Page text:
Baseball card maker Topps goes public via SPAC

Topps, known for its trading cards and Bazooka gum, is going public by merging with a blank check company in a deal that values ​​the company at $1.3 billion, the DealBook newsletter has reported on first to report it.

The transaction includes a $250 million investment led by Special Purpose Acquisition Company, or SPAC, sponsor Mudrick Capital, as well as investors including Gamco and Wells Capital. Michael Eisner, chairman of Topps and former chief executive of the Walt Disney Company, will bring his entire stake into the new company and remain there.

“Everyone has a story about Topps,” Mr. Eisner said. That’s what first attracted him to the trading card company, which he acquired in 2007 through his investment company, Tornante, and Madison Dearborn. for $385 million. Buying Topps was a bet on a brand that elicits as strong an “emotional connection” as Disney, the company Mr Eisner ran for 21 years.

In the years since Mr. Eisner’s initial purchase, Topps focused on going digital, launching online apps that allowed users to trade collectibles and play games. He also created “Topps Now,” which crafts cards of the moment to capture a defining piece or pop culture meme. (It’s old nearly 100,000 cards featuring Senator Bernie Sanders at the presidential inauguration in his mittens.) And he switched to blockchain, too, via the non-fungible token, or NFT, craze.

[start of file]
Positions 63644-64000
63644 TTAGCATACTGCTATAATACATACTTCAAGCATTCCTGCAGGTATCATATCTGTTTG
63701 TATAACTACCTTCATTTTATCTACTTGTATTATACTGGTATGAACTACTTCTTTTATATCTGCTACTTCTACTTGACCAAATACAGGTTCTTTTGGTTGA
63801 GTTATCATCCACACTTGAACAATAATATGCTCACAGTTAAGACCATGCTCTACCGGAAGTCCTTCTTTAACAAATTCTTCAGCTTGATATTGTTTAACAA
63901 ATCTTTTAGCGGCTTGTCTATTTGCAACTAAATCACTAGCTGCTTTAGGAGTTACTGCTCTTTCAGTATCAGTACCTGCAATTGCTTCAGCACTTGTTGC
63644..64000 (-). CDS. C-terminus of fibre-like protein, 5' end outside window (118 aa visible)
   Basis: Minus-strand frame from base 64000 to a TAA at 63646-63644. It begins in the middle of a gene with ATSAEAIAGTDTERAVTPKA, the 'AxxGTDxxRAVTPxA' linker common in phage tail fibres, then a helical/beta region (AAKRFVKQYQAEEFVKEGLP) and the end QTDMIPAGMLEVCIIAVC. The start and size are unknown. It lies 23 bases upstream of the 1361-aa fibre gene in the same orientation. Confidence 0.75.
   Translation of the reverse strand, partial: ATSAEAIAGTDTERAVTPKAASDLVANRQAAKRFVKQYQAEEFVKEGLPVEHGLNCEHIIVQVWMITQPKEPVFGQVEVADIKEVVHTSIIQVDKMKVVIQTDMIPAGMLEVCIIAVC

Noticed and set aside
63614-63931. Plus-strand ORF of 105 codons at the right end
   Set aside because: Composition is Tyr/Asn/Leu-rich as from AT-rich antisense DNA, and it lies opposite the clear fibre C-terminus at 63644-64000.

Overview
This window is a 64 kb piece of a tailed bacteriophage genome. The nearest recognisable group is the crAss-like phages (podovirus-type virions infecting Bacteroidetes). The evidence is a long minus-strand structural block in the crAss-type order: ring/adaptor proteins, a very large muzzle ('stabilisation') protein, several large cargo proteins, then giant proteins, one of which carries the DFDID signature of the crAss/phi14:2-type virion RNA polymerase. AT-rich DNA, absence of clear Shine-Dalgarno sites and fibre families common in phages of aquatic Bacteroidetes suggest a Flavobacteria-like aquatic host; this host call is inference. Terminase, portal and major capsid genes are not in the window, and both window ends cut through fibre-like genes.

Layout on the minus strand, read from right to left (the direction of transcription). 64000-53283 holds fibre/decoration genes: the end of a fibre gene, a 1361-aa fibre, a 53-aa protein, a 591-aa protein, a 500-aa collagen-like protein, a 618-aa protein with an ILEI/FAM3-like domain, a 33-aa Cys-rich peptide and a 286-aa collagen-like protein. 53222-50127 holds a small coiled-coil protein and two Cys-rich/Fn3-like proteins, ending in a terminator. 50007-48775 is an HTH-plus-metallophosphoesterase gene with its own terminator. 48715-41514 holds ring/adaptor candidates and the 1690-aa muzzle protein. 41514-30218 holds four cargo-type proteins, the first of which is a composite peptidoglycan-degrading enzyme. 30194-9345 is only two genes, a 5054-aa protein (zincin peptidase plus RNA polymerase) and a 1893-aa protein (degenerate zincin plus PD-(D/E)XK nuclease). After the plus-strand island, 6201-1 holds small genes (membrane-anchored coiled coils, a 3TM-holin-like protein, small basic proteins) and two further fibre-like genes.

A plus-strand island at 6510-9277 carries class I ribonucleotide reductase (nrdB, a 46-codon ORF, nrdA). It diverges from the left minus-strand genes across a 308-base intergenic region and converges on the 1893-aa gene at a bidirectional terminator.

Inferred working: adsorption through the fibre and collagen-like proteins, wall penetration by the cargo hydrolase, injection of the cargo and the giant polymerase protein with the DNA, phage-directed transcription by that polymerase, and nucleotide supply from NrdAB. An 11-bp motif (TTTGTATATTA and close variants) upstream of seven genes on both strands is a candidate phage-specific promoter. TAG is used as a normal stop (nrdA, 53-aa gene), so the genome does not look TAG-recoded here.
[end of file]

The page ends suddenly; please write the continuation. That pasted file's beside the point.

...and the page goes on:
The pandemic has sparked new interest in memorabilia, especially trading cards. Topps generated record sales of $567 million in 2020, a 23% jump from the previous year.

The second-hand market is particularly hot, with a Mickey Mantle card recently selling for over $5 million. “Topps probably did something like a nickel on it 70 years ago,” said Jason Mudrick, founder of Mudrick Capital. NFT mania will allow Topps to take advantage of the second-hand market by tying collectibles to digital tokens. Topps is also expanding beyond sports, such as its partnerships with Marvel and “Star Wars.”

He continues to see value in his core baseball card business as athletes move out of the minor leagues faster. “The trading card business has been growing for several years,” said Michael Brandstaedter, CEO of Topps. “While it definitely grew during the pandemic – and perhaps accelerated – it didn’t happen with the pandemic.”

That resilience is part of the bet Mudrick Capital is making on 80-year-old Topps. It’s a safer bet, said Mr. Mudrick, than buying one of the many unprofitable start-ups currently courting SPAC deals. “Our core business is value investing,” he said.

Mika R. Pyle